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265 dead, 1,440 injured as Turkey coup bid crumbles

Last updated on: July 17, 2016 03:10 IST
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Turkish authorities said they had regained control of the country on Saturday after thwarting a coup attempt by discontented soldiers to seize power from President Recep Tayyip Erdogan that claimed 265 lives.

After the bloodiest challenge to his 13-year autocratic rule, Erdogan urged his backers to stay on the streets to prevent a possible "flare-up" of Friday's chaos in the strategic NATO member of 80 million people.

IMAGE: A Turkish military stands guard near the Taksim Square in Istanbul, Turkey. Photograph: Murad Sezer/Reuters 

With at least 2,839 soldiers already detained in a relentless round-up over the coup plot, the authorities blamed the conspiracy on Erdogan's arch enemy, the US-based cleric Fethullah Gulen.

Turks woke up early on Saturday to television pictures showing dozens of soldiers surrendering after the apparent failure of the coup, some with their hands above their head, others forced to the ground in the streets.

"The situation is completely under control," Prime Minister Binali Yildirim said outside his Ankara offices, flanked by Turkey's top general who had himself been taken hostage by the plotters.

Describing the attempted coup as a "black stain" on Turkey's democracy, Yildirim said 265 people had been killed in the night of violence and 1,440 wounded.

This toll did not appear to include 104 rebel soldiers killed overnight, bringing the overall death toll from the bloodshed to 265.

IMAGE: Supporters of President Tayyip Erdogan celebrate with the Turkish flag in the resort town of Marmaris, Turkey. Photograph: Kenan Gurbuz/Reuters 

Erdogan was on vacation and away from both Ankara and Istanbul when the coup began.

Upon arrival at Istanbul's Ataruk Airport, Erdogan addressed thousands of flag-waving supporters, saying the coup will not succeed. "They have pointed the people's guns against the people," he said. "The president, whom 52 percent of the people brought to power, is in charge. This government brought to power by the people, is in charge. They won't succeed as long as we stand against them by risking everything."

Erdogan also called the coup a "gift from God" because it will help Turkey clean out the military from the "members of this gang." The timing of the coup was "meaningful," because the military will start meetings in the beginning of August, and those who staged the coup were afraid of the decisions that would be made at those meetings, Erdogan said.

"This is not old Turkey," he said. "This is new Turkey."

IMAGE: A Turkish army tank drives on a street in Ankara.  Photograph: Reuters 

In a FaceTime interview with CNN Turk, Erdogan called on his supporters to gather in the country's squares and airports.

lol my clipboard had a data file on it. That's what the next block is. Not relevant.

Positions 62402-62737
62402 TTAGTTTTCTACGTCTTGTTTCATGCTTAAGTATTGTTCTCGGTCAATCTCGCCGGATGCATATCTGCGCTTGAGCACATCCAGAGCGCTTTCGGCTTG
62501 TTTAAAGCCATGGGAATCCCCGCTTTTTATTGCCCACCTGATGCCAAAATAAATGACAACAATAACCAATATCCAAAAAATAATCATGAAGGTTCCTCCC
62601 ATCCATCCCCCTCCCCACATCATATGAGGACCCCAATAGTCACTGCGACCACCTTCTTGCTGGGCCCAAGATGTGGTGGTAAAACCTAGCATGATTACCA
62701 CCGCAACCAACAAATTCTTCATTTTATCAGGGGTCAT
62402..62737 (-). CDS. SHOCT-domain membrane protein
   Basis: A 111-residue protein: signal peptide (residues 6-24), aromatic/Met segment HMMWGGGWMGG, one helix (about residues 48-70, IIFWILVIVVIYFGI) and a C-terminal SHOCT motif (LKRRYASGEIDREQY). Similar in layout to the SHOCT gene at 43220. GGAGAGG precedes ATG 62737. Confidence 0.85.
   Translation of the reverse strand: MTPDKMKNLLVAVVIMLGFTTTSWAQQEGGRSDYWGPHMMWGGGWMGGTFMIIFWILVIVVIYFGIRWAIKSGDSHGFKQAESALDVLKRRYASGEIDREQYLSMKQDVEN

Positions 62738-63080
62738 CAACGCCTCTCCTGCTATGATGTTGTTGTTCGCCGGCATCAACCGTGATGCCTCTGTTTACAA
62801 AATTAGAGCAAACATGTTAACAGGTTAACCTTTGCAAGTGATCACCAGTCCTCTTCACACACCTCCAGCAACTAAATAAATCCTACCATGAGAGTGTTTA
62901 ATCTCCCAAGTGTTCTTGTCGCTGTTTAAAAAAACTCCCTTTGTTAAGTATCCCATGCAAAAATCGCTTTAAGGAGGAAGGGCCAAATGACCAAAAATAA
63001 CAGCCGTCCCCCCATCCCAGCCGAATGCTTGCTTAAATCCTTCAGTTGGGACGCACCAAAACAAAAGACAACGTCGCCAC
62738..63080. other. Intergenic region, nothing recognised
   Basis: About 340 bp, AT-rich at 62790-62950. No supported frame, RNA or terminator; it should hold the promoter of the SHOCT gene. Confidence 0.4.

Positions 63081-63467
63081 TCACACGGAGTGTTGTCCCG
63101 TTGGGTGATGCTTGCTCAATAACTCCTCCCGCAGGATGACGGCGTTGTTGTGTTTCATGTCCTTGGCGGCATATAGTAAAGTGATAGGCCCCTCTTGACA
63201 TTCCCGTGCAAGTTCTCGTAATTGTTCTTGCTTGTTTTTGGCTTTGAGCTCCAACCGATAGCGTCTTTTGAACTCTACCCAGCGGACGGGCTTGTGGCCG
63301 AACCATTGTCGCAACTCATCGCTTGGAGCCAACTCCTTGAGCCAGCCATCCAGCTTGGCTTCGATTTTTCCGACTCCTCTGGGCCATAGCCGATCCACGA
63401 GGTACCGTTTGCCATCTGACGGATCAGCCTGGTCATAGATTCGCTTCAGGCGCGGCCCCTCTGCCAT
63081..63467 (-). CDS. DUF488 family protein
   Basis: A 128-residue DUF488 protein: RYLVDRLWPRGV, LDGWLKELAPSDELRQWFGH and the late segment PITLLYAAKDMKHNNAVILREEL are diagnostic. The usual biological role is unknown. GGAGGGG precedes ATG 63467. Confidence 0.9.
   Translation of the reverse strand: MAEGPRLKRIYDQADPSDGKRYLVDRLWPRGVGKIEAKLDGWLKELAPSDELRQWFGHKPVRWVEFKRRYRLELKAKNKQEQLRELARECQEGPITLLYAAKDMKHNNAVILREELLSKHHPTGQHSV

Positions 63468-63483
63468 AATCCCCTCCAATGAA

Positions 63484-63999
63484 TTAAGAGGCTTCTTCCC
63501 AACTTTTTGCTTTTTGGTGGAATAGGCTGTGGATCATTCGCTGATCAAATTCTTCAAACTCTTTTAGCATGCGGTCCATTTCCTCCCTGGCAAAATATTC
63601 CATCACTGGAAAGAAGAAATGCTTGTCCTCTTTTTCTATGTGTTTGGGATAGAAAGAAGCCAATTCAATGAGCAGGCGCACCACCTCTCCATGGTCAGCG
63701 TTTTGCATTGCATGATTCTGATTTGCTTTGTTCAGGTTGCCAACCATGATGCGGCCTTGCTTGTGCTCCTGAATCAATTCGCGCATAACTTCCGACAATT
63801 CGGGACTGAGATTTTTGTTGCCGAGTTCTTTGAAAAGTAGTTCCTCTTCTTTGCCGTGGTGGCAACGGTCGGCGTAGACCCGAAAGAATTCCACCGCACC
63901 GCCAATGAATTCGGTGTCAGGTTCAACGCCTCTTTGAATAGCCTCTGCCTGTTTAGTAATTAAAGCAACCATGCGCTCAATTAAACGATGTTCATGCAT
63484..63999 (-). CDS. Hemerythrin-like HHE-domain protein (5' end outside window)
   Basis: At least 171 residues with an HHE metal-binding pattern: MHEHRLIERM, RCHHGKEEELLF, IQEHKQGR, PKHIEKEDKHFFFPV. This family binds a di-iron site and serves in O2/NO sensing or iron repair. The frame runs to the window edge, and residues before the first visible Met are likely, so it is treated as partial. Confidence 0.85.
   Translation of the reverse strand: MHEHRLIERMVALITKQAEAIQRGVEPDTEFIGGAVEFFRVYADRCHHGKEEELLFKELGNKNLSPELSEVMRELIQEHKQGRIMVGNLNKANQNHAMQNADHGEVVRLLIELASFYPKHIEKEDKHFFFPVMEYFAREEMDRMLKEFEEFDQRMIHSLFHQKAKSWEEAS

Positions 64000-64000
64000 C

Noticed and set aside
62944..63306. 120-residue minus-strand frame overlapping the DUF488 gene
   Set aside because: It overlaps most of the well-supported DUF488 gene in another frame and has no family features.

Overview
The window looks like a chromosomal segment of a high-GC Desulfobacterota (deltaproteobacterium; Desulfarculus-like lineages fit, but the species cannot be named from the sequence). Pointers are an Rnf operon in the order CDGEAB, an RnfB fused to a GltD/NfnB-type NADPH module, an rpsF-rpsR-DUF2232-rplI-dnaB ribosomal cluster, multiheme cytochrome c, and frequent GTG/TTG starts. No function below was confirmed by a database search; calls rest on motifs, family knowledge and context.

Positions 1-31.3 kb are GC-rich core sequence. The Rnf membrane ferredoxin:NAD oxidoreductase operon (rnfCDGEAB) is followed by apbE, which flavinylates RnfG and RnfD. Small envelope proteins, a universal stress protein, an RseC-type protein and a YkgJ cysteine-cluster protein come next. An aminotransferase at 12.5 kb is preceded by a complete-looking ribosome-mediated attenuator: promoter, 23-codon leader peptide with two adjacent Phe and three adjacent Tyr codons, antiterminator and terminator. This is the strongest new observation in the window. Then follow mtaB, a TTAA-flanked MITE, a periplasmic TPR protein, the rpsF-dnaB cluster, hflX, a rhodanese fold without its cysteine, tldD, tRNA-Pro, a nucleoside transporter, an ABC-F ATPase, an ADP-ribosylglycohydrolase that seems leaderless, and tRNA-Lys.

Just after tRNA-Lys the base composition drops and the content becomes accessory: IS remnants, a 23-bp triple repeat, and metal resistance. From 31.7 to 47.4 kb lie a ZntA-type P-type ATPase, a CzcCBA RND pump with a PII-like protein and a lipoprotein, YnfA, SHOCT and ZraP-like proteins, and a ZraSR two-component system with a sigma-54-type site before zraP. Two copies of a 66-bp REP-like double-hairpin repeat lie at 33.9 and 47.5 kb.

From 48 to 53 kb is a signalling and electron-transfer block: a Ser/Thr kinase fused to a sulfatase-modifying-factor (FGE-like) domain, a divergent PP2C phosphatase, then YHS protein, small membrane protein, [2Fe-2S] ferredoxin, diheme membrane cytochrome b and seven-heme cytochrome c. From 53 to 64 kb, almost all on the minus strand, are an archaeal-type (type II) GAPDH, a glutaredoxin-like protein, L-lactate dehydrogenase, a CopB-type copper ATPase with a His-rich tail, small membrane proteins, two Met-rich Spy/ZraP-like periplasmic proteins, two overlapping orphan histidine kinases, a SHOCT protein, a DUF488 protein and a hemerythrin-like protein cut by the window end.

"We will give a strong reply to the leader of the coup," Erdogan said. "I declare those responsible will receive the highest penalty.”

He said, "I urge the Turkish people to convene at public squares and airports. I never believed in a power higher than the power of the people."

"The situation is completely under control," Prime Minister Binali Yildirim said outside his Ankara offices, flanked by Turkey's top general who had himself been taken hostage by the plotters.

Describing the attempted coup as a "black stain" on Turkey's democracy, Yildirim said 265 people had been killed in the night of violence and 1,440 wounded.

This toll did not appear to include 104 rebel soldiers killed overnight, bringing the overall death toll from the bloodshed to 265.

During a night where power was in the balance, large crowds of flag-waving supporters of Erdogan's ruling Justice and Development Party defied orders of a curfew and marching out onto the streets to block the attempt to overthrow the regime.

IMAGE: Turkish soldiers surrender their weapons to policemen during an attempted coup in Istanbul's Taksim Square.  Photograph: Reuters 

During a night where power was in the balance, large crowds of flag-waving supporters of Erdogan's ruling Justice and Development Party defied orders of a curfew and marching out onto the streets to block the attempt to overthrow the regime.

And Erdogan used his Twitter feed to urge people onto the streets to ensure no further challenges to his power.

"We should keep on owning the streets tonight no matter at what stage (the coup attempt is) because a new flare-up could take place at any moment," he said.

As the dust settled on a dramatic and chaotic night, TV pictures on Saturday showed extensive damage to the parliament building in Ankara that was bombed by rebel jets.

IMAGE: People stand on a Turkish army tank at Ataturk airport in Istanbul, Turkey.  Photograph: Murad Sezer/Reuters 

Friday's putsch bid began with rebel F-16 jets screaming low over rooftops in Ankara, soldiers and tanks taking to the streets and multiple explosions throughout the night in the capital as well as the biggest city Istanbul.